NPR Run by Army of Temps
While often portrayed as left-leaning, the public broadcaster is ruthlessly capitalistic in its labor practices.
WaPo (“At NPR, an army of temps faces a workplace of anxiety and insecurity“):
Julia Botero was happy to catch on, and determined to stay on, at NPR. After completing an internship at the public broadcasting organization in Washington in 2013, she began a year-long stint as a temporary employee, moving between producing jobs at NPR’s signature news programs, “All Things Considered” and “Morning Edition.”
Botero quickly realized what she was up against. As a “temp,” she floated among unfamiliar co-workers and faced an ever-changing set of responsibilities, some of which she’d never been trained for. Her work contracts were sometimes as brief as two weeks, at the end of which she’d have to persuade a manager to extend her.
Worse was the sense of constant competition among her fellow temps, many of whom were angling to be hired for a limited number of permanent positions. “The only person I felt I could trust,” she said, “was the person I was dating, who was in the same position I was.” After a year of such uncertainty, she left, taking a job as a reporter for a group of public radio stations in New York state.
What’s surprising about Botero’s experience is how unsurprising it is at NPR.
For decades, the public broadcaster has relied on a cadre of temporary journalists to produce its hourly newscasts and popular news programs. Without temporary workers — who are subject to termination without cause — NPR would probably be unable to be NPR. Temps do almost every important job in NPR’s newsroom: They pitch ideas, assign stories, edit them, report and produce them. Temps not only book the guests heard in interviews, they often write the questions the hosts ask the guests.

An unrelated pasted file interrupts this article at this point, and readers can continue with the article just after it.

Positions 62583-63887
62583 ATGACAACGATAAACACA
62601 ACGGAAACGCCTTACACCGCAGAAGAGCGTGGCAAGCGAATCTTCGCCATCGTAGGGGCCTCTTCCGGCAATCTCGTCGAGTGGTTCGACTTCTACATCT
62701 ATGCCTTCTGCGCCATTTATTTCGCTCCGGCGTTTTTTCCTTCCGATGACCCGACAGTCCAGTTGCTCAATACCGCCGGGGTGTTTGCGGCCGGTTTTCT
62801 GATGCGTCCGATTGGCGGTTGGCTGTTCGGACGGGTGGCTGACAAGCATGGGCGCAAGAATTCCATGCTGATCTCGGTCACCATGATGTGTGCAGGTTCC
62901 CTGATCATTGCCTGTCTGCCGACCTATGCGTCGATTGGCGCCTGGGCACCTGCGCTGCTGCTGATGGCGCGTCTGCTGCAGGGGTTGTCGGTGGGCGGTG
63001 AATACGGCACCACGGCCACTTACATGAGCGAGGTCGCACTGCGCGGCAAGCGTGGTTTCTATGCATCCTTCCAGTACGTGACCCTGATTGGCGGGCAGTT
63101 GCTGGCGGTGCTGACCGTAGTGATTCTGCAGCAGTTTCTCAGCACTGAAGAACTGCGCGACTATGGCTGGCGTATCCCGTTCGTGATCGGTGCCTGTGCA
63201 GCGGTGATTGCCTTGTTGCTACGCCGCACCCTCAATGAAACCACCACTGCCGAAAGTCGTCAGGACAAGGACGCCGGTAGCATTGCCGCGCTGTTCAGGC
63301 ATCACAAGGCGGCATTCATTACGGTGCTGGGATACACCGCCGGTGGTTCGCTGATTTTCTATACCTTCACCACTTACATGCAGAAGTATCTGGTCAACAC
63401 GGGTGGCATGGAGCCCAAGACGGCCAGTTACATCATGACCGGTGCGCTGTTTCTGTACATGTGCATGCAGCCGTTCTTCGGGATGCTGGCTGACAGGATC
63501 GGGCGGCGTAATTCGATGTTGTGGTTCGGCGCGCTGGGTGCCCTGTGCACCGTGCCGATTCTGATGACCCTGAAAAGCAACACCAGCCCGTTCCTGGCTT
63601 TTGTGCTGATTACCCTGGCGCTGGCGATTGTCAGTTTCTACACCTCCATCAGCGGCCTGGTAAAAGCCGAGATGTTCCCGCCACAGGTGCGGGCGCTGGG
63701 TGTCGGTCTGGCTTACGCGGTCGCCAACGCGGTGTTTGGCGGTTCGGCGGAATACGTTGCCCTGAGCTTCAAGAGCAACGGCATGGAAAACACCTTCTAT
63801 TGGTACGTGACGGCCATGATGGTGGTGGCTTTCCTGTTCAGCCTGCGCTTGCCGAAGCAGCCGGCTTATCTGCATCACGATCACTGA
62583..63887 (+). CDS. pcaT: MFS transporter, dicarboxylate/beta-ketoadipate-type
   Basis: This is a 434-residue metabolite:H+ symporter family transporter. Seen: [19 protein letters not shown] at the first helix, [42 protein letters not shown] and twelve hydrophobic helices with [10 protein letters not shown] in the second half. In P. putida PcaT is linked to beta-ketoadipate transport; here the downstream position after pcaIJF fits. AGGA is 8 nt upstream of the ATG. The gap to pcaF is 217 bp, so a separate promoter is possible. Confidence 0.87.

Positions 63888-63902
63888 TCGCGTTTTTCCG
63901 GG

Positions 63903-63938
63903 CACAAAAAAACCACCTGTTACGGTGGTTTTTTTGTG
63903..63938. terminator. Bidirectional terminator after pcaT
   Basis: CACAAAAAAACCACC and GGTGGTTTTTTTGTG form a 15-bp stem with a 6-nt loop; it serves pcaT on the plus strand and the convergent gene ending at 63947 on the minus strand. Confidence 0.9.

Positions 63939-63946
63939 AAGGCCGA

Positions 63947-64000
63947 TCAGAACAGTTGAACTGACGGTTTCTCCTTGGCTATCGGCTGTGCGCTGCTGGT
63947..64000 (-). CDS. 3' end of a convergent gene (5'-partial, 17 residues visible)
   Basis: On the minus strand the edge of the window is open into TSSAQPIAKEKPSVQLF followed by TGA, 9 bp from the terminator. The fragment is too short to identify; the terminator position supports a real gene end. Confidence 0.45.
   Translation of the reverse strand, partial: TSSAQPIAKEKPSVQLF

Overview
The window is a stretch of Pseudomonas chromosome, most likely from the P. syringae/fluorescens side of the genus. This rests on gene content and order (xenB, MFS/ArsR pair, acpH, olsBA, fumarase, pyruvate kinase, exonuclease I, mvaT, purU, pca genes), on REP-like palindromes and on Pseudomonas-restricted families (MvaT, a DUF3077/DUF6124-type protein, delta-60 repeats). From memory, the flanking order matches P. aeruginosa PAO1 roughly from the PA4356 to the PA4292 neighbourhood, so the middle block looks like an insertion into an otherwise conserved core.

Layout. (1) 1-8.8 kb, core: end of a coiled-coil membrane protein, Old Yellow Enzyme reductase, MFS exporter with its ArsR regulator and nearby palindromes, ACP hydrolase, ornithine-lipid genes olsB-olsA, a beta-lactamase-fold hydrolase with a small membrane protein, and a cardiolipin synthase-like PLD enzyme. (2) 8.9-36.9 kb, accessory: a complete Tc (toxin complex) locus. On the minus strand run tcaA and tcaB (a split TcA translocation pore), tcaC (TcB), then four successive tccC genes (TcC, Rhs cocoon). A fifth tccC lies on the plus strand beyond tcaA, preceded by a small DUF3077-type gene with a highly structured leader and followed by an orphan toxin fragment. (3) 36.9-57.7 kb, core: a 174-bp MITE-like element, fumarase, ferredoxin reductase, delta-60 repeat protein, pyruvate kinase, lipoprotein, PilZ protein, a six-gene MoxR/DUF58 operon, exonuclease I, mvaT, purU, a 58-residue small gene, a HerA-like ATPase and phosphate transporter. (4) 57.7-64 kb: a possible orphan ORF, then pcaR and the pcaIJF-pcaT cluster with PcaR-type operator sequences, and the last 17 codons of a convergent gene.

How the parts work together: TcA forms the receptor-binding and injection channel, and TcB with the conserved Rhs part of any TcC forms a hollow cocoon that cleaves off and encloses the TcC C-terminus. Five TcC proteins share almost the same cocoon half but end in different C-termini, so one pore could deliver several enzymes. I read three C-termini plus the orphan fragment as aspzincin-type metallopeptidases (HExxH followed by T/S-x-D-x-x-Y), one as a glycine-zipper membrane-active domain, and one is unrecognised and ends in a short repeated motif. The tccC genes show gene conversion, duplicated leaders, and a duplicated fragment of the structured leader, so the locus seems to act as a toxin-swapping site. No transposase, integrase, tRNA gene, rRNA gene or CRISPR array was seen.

And there are a lot of them. According to union representatives, between 20 and 22 percent of NPR’s 483 union-covered newsroom workforce — or 1 in 5 people — are temp workers. The number varies week to week as temps come and go.
NPR’s management cites a somewhat lower figure, 16 percent, although its count reflects managers and interns and other employees in departments that aren’t represented by the union. NPR says the overall ratio of temporary workers to permanent employees has remained more or less stable for several years.
Temps were often left in the dark about how long their assignments would last, how much they’d be paid, who they were reporting to, or what their title was. They also said they received little feedback from supervisors after completing an assignment, and were “routinely” overlooked in NPR’s recruiting efforts.
Several temps interviewed for this story use the same word to describe NPR’s temp system: “Exploitative.”
By any measure, NPR is unusual among broadcast media organizations in the size of its temporary workforce.